Low-Cost and High-Reduction Approaches for Power Droop during Launch-On-Shift Scan-Based Logic BIST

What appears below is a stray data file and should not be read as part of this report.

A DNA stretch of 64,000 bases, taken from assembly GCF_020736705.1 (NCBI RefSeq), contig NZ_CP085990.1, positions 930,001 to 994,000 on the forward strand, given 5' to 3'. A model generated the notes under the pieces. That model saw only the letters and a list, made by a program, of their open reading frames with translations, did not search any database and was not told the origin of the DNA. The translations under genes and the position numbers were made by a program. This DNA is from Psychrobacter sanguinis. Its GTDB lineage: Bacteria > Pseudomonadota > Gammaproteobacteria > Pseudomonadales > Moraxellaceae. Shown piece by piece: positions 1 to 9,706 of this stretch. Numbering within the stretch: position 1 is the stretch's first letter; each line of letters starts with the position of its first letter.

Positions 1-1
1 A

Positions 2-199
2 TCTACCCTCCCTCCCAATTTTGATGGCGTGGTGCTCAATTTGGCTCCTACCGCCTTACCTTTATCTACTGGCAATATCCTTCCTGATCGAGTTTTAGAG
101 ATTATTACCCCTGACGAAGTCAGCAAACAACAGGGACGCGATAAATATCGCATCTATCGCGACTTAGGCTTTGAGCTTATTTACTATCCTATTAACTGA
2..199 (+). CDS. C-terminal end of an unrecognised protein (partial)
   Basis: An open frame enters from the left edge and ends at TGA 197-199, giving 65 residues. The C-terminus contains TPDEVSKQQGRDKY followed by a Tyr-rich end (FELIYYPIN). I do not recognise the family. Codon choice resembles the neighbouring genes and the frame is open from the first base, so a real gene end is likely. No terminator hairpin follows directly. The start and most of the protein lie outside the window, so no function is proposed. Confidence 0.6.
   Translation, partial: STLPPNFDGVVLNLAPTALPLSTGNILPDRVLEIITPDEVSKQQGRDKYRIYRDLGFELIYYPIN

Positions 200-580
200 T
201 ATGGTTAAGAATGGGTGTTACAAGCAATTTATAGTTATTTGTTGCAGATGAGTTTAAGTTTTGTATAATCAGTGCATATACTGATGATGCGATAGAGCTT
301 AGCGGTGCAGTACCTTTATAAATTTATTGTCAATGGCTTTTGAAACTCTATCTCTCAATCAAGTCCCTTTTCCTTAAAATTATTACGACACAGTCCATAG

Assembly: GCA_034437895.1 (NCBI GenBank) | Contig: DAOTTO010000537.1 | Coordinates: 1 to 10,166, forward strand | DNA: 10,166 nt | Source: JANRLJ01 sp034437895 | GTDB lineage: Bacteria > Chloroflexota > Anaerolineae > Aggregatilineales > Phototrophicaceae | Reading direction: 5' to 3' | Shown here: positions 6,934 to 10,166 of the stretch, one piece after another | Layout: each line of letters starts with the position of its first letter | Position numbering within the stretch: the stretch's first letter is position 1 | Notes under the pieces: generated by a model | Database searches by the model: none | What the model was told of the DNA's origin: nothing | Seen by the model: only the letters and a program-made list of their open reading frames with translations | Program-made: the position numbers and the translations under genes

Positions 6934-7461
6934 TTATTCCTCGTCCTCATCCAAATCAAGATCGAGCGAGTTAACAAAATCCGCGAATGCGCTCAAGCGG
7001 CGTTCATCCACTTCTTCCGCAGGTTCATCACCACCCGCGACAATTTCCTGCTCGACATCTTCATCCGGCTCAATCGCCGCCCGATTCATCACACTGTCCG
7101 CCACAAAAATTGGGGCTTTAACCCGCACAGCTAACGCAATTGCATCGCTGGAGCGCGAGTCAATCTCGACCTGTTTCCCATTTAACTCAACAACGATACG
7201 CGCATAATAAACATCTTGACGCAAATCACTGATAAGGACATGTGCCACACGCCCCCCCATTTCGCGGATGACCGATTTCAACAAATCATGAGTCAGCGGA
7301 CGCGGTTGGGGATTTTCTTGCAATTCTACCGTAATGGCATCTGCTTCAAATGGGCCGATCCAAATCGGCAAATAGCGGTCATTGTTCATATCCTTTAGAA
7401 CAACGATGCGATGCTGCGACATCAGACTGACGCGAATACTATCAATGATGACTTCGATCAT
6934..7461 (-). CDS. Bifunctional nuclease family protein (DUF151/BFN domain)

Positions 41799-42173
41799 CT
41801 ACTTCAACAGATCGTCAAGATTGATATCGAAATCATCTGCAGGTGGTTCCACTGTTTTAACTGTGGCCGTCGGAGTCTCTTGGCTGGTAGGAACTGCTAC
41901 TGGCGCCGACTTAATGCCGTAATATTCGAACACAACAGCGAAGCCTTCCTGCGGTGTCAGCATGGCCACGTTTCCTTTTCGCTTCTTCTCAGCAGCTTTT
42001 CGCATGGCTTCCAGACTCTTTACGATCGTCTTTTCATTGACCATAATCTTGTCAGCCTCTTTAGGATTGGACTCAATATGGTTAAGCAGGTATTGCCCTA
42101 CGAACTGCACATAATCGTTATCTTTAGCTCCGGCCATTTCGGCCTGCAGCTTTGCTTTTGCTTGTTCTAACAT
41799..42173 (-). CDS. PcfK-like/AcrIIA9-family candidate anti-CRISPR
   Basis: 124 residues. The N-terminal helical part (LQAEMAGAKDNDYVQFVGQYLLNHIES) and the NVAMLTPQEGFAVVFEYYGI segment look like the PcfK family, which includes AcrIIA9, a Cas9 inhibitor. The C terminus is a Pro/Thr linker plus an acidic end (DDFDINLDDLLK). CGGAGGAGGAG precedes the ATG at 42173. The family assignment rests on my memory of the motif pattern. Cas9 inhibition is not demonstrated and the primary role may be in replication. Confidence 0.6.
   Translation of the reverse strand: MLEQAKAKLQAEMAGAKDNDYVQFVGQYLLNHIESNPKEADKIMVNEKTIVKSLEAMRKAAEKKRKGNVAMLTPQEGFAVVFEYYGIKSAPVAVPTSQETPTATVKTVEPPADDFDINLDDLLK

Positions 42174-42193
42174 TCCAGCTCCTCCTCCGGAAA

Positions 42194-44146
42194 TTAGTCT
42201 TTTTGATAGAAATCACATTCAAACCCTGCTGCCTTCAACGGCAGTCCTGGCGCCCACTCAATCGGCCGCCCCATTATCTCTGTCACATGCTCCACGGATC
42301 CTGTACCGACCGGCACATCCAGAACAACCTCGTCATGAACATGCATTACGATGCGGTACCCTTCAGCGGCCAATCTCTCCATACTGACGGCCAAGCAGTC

During at-speed test of high performance sequential ICs using scan-based Logic BIST, the IC activity factor (AF) induced by the applied test vectors is significantly higher than that experienced during its in field operation. Consequently, power droop (PD) may take place during both shift and capture phases, which will slow down the circuit under test (CUT) signal transitions. At capture, this phenomenon is likely to be erroneously recognized as due to delay faults. As a result, a false test fail may be generated, with consequent increase in yield loss. In this paper, we propose two approaches to reduce the PD generated at capture during at-speed test of sequential circuits with scan-based Logic BIST using the Launch-On-Shift scheme. Both approaches increase the correlation between adjacent bits of the scan chains with respect to conventional scan-based LBIST. This way, the AF of the scan chains at capture is reduced. Consequently, the AF of the CUT at capture, thus the PD at capture, is also reduced compared to conventional scan-based LBIST. The former approach, hereinafter referred to as Low-Cost Approach (LCA), enables a 50 percent reduction in the worst case magnitude of PD during conventional logic BIST. It requires a small cost in terms of area overhead (of approximately 1.5 percent on average), and it does not increase the number of test vectors over the conventional scan-based LBIST to achieve the same Fault Coverage (FC). Moreover, compared to three recent alternative solutions, LCA features a comparable AF in the scan chains at capture, while requiring lower test time and area overhead. The second approach, hereinafter referred to as High-Reduction Approach (HRA), enables scalable PD reductions at capture of up to 87 percent, with limited additional costs in terms of area overhead and number of required test vectors for a given target FC, over our LCA approach. Particularly, compared to two of the three recent alternative solutions mentioned above, HRA enables a significantly lower AF in the scan chains during the application of test vectors, while requiring either a comparable area overhead or a significantly lower test time. Compared to the remaining alternative solutions mentioned above, HRA enables a similar AF in the scan chains at capture (approximately 90 percent lower than conventional scan-based LBIST), while requiring a significantly lower test time (approximately 4.87 times on average lower number of test vectors) and comparable area overhead (of approximately 1.9 percent on average).